Let’s say a house has a contract for a purchase price of $200,000, yet the appraised value comes back at $195,000. This means the lender will only give the buyer a loan for $195,000. All of a sudden, there is a $5,000 difference between what the buyer agreed to, and the lender will be giving them. In order to pay the contracted amount of $200,000, the buyer will have to pay that difference in cash. Which they may or may not have. And even if they have it, the lender may not let them use it for any number of reasons. The buyer may not have much say in things at all.
Therefore, a lender sometimes may force the hand of those involved that for the deal to be done, the purchase would need to be equal to the appraised value. It is then up to the seller to decide whether they are willing to sell the house for that amount. If not, the contract will be cancelled.
3. It may value two very similar houses, very differently.
What this means is that your house may be worth more, or less than a very similar house in the same neighborhood. The market value of the two houses may be exactly the same, but remember, that value is a range. And sometimes that range can be large for certain neighborhoods. So just looking at what nearby houses sold for may not give you an accurate look at what an appraisal will come to.
This is the maddening thing about appraisals for those involved in selling a house. It is very common for someone to see that a similar house on a street close by sold for a certain amount, and assume that is what they should get as well. But it doesn’t always work out that way.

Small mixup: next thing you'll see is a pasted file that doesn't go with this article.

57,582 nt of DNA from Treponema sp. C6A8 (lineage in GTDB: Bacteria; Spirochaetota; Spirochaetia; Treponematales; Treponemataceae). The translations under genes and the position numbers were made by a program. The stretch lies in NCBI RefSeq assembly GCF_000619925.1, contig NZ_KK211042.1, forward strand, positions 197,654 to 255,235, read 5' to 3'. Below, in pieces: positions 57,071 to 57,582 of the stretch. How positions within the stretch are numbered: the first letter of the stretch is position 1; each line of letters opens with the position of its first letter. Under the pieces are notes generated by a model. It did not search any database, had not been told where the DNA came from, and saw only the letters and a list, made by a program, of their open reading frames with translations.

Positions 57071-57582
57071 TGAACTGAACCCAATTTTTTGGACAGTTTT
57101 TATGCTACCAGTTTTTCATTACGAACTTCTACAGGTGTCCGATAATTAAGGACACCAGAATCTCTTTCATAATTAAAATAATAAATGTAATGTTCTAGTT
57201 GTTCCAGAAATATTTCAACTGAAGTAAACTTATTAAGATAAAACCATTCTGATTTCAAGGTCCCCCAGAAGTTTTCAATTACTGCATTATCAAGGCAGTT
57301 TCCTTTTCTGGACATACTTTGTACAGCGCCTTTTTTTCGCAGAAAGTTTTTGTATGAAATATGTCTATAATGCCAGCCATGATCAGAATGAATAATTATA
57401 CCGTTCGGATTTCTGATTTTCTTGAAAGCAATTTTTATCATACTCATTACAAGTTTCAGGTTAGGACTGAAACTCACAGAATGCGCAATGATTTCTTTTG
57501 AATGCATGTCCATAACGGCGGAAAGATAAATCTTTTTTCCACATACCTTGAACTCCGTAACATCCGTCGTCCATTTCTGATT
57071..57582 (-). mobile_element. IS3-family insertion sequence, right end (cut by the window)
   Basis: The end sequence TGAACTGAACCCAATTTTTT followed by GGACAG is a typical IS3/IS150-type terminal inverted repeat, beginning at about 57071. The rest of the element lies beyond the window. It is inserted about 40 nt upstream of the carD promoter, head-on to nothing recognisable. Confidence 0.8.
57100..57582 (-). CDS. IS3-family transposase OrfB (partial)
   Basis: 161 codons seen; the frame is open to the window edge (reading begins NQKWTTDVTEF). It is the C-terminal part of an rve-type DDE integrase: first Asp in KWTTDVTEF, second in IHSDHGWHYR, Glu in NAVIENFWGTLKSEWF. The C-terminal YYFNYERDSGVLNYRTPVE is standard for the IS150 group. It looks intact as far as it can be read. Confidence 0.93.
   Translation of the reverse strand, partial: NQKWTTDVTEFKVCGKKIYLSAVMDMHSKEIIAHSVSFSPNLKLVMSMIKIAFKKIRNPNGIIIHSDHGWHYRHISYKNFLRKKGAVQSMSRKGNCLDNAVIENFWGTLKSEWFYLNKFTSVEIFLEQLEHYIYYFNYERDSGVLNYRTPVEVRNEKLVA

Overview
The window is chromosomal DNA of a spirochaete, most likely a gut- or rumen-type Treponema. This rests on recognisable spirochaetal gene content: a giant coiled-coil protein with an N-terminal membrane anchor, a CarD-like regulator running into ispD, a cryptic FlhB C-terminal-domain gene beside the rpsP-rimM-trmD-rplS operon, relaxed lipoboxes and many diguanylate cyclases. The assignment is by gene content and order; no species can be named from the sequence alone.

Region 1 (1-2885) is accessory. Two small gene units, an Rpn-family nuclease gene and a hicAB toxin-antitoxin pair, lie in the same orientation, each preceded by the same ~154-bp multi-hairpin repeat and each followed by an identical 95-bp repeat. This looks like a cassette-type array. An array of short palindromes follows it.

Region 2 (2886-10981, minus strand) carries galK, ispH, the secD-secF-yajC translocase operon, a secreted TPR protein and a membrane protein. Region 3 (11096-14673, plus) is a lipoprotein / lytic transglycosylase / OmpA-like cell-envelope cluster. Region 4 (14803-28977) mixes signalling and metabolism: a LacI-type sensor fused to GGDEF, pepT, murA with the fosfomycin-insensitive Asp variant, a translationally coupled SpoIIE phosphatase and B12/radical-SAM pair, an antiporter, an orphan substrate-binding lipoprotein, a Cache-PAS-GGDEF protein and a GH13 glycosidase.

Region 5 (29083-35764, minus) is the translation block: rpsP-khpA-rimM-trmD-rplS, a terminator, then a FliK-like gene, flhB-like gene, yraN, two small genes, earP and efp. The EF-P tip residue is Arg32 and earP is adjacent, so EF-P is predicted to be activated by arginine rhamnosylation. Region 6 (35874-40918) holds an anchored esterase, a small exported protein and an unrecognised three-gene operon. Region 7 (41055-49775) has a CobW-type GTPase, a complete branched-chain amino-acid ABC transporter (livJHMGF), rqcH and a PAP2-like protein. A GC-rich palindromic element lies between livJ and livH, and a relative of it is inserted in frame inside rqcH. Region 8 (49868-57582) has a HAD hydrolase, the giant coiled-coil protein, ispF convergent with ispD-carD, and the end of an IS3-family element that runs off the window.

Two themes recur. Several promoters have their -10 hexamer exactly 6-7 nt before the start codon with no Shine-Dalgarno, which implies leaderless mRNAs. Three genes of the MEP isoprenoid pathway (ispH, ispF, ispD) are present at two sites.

Here are a few reasons why;
The simplest reason is that the houses were all appraised by different people. And well, opinions differ from person to person. Those differing opinions could raise or lower a value by thousands of dollars respectively. This isn’t a computer algorithm that is very precise, instead it is people using the information at hand to make a determination. Think of an appraisal as more of an art than a science.
Another reason is that ALL houses are different, no matter how similar they may seem. For instance, two houses in a neighborhood might both have 3 bedrooms and 2 baths with an identical floorplan, but that is likely where the similarities end. Literally everything from the roof to the HVAC are likely different in some way. Some will have newer items, some older. Some will have upgraded items; some will be of a lesser grade. All factors that go into an appraisal.